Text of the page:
I managed to get through the first proper quest last night though, (first element piece) and it was transparent enough after a little bit.

  7. anon459 says:

    That upward strike combined with the downward stabby bounce look like they make a very satisfying combo. I’ll have to try this out.

  8. Titler says:

    The problem with the sound is that it’s using an NES chip style, rather than the Sega Master Systems own; compare it to the original Wonderboy 3 soundtrack and you’ll see what I mean.

  9. DrJ3RK says:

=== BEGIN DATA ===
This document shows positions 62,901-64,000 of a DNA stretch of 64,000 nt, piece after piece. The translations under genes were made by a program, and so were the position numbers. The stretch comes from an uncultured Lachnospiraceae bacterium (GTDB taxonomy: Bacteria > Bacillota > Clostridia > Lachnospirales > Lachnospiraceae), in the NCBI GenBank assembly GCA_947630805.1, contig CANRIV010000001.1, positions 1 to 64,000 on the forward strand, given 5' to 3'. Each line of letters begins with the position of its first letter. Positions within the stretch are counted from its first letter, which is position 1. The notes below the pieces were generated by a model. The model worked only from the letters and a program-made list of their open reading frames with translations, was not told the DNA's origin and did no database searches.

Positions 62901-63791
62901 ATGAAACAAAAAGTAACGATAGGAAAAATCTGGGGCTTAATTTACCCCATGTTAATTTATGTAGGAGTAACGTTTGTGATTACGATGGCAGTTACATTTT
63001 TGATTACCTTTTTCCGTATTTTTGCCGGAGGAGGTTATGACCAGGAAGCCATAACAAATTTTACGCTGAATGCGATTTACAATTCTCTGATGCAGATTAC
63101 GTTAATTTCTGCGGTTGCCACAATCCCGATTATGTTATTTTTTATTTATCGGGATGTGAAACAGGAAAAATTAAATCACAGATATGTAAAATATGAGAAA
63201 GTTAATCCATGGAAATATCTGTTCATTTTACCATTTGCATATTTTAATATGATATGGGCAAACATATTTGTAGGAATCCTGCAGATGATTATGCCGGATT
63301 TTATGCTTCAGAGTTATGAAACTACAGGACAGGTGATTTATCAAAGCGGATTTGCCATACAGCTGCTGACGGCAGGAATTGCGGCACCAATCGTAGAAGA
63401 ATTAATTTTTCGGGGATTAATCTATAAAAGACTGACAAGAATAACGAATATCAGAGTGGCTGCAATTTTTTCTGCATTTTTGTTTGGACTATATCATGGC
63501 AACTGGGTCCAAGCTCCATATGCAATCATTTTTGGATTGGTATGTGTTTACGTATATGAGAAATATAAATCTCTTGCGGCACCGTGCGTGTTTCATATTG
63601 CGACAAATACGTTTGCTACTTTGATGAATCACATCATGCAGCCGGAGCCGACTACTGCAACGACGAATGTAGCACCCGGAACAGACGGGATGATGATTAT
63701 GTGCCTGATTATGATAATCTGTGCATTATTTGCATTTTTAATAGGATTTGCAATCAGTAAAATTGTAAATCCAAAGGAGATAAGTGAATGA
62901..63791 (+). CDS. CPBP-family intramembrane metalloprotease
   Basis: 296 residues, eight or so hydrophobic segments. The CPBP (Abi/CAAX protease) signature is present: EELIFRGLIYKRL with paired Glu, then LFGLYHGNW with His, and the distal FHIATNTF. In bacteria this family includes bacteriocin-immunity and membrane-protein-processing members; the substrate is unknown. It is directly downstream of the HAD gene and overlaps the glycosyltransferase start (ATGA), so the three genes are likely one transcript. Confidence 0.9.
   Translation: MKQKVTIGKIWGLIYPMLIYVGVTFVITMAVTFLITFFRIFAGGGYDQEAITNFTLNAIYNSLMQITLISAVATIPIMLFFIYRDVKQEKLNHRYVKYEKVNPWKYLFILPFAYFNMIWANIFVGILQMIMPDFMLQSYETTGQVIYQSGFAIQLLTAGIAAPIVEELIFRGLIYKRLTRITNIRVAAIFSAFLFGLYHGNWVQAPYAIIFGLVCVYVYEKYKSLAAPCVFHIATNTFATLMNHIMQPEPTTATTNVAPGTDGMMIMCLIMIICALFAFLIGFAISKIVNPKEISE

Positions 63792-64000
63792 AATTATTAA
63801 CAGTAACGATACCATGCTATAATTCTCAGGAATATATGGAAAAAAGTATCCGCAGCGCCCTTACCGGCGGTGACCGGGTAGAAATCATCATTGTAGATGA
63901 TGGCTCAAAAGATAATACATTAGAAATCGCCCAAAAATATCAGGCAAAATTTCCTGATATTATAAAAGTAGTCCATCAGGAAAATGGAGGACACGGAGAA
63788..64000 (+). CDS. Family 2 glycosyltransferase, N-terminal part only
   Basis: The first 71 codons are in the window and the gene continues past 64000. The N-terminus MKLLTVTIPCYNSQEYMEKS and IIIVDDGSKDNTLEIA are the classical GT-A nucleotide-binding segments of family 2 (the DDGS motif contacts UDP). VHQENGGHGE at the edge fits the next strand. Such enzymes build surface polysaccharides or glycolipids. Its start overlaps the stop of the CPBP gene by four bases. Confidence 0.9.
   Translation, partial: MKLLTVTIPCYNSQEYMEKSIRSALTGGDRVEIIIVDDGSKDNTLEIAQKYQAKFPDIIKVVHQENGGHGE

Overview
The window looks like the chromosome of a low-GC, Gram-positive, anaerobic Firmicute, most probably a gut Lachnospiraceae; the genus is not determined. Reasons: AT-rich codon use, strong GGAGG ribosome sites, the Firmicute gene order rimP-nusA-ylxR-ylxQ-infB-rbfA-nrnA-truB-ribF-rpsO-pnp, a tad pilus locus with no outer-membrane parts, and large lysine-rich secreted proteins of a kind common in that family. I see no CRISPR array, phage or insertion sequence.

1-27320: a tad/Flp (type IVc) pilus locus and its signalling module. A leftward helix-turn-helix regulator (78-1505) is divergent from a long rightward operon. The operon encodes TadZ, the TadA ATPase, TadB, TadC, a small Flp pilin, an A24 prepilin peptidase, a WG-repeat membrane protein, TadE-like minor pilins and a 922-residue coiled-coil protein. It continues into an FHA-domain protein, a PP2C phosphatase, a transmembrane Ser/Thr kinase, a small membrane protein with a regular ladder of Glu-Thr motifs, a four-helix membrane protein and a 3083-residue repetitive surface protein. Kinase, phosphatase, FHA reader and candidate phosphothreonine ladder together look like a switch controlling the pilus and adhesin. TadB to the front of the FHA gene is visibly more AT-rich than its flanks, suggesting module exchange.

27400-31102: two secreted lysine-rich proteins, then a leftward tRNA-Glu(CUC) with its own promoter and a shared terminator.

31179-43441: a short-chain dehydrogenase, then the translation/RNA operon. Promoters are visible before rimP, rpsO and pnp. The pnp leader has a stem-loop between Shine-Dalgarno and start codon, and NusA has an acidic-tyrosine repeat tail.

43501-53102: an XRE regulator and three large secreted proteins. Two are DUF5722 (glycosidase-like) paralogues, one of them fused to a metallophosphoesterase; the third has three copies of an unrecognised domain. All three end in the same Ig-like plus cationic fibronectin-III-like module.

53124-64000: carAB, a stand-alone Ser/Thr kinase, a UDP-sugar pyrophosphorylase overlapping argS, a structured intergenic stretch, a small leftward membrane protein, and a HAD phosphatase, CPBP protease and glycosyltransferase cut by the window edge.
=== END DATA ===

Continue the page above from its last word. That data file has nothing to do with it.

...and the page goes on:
While you’re correct, the music is more akin to NES music, I think that’s a good thing. I mean, if you owned a Master System, and were specifically looking for a full nostalgia trip, then may not, but the NES sound system is actually quite a bit better (unless you were lucky enough to have a Master System model that had the YM2413 FM chip in it. (We in the US did not get this model unfortunately, and were doomed to horribly thin sounding square waves and pseudo-white noise). I’d definitely take this NES style music over that any time.